Miller Technology introduces five-tonne carrier
Miller MAX responds to industry need for faster, heavier, safer personnel carrier
Technology has introduced the Miller MAX, a five-tonne vehicle with built-in rollover operator and falling object protection systems (ROPS-FOPS) in response to customer demand for a stronger, faster and safer personnel carrier.
The North Bay company, well known in the mining industry for retrofitting Toyota Landcruisers for the harsh underground environment, saw an opportunity to add a heavier duty personnel carrier to its product lineup.
“We were pushing to the limits with the Toyota, so we built the Miller MAX from scratch,” said Miller Technology vice-president Kent Miller.
New mining codes in Quebec and Manitoba requiring level two ROPS-FOPS for transporting personnel precipitated the interest in a heavier duty carrier.
The ROPS-FOPS structures add to the weight of a vehicle and reduce the carrying capacity of the Landcruiser.
“The Miller MAX is a five-tonne vehicle,” said Miller. “The Toyota’s carrying capacity is one tonne.”
The Miller MAX can easily accommodate a 14-man “bus” with 12 men in the back and two up front, all protected by certified ROPS-FOPS structures. The vehicle features a heavy-duty Cummins diesel engine, heavy-duty transmission, wet disk brakes and 12-ply industrial mining tires.
In addition to being able to comply with ROPS-FOPS requirements, mining companies want to be able to transport more men and material to working areas of a mine more quickly, said Miller.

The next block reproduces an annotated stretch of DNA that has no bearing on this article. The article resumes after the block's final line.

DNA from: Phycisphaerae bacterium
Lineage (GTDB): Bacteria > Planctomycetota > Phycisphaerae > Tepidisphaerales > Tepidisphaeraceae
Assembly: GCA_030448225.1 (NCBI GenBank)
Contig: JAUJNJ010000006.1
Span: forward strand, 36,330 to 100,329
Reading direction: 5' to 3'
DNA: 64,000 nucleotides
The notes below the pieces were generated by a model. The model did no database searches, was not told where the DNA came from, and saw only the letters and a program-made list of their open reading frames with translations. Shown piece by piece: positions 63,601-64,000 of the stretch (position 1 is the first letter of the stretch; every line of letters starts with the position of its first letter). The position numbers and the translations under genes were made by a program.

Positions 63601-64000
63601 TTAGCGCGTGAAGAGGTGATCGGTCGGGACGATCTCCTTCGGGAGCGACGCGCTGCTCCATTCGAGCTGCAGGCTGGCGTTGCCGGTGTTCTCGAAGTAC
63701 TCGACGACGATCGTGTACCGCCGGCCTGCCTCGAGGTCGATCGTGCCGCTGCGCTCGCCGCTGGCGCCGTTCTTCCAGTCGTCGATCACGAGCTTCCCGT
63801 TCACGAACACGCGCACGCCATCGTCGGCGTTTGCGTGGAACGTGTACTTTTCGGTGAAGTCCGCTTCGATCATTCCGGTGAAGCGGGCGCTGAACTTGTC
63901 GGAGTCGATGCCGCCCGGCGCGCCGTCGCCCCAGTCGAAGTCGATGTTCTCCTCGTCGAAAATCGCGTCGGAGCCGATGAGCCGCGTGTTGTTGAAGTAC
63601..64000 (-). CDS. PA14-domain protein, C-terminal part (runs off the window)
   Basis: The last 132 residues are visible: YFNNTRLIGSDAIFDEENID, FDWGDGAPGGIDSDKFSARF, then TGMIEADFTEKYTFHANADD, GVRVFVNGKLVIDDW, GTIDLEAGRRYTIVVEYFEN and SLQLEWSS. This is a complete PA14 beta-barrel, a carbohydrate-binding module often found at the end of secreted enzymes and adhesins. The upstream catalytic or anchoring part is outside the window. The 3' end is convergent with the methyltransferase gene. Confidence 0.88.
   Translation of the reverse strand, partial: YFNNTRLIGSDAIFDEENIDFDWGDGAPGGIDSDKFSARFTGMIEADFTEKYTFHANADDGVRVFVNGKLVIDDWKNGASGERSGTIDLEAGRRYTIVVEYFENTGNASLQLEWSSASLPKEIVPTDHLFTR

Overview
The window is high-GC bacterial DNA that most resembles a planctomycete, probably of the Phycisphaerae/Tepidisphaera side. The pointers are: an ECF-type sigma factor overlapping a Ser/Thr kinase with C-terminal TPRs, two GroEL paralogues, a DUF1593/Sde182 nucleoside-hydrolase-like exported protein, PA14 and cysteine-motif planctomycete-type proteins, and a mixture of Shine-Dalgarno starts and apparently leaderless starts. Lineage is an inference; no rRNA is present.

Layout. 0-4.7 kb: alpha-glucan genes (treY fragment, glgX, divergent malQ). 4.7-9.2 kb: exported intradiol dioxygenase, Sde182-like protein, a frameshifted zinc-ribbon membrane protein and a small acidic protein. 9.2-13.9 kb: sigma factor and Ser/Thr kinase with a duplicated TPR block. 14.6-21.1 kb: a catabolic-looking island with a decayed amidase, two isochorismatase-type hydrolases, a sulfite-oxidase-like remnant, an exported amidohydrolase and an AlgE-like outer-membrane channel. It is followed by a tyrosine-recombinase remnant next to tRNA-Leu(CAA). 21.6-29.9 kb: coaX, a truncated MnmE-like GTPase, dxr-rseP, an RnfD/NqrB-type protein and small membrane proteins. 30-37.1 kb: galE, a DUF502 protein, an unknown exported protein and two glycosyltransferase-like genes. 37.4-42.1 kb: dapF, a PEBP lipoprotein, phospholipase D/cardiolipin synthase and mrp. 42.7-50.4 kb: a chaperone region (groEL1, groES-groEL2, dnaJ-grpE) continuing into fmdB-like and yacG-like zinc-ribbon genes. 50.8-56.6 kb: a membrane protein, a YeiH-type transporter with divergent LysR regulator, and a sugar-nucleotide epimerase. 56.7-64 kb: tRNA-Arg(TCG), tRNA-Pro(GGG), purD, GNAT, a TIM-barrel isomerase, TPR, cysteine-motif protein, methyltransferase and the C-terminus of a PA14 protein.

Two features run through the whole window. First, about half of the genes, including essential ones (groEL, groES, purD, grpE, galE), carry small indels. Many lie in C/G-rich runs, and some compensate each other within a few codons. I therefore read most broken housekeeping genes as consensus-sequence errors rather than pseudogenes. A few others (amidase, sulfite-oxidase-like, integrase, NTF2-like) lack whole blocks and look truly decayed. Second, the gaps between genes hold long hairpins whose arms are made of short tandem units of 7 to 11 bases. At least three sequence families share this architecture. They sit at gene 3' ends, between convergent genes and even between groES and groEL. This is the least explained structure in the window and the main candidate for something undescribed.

They also want their personnel carriers to last longer.
The Miller MAX fills a gap between the one-tonne Toyotas and the 15-tonne trucks manufactured by competing equipment manufacturers. The latter, according to Miller, travel upramp at a slow crawl of five miles per hour, while the Miller MAX goes 15 to 20 miles per hour upramp.
For downramp safety and easier wear on the brakes, the Miller MAX features a special retarder on the transmission to maintain a fixed speed.
A CAN bus electrical system also allows for a semi-automatic brake check procedure, said Miller.
“The operator pushes a button on the dashboard for the daily brake check and follows the instructions on the screen. The system logs the brake check and indicates a pass or fail. Normally, brake tests are done manually and aren’t logged, so if there’s ever an incident underground because a guy loses his brakes, there’s no way of knowing for sure if a brake test was performed.”
The Miller MAX can be customized to serve as a full-size scissor deck, a big flatdeck with a crane or a mechanics truck.
The vehicle is fully cageable and can be designed to accommodate quick-attach cassette-style modules for multiple applications. The first Miller MAX was tested in the Kirkland Lake area and a second one has undergone testing in the Sudbury camp.
Miller Technology is currently manufacturing a Miller MAX to serve as a mobile mechanics superdeck with a crane and a high-capacity air compressor.
“Before, we could never have run a high-capacity air compressor,” noted Miller. “Now we can because we have a transmission with a power take-off on it that allows us to do that.”
Also in the works are plans to offer a battery-powered version of the Miller MAX.
Miller continues to retrofit between 60 and 70 Toyota Landcrusiers a year from its state-of-the-art 50,000 square foot production facility and head office in North Bay. The Miller MAX expands the company’s product mix and offers mining companies another option.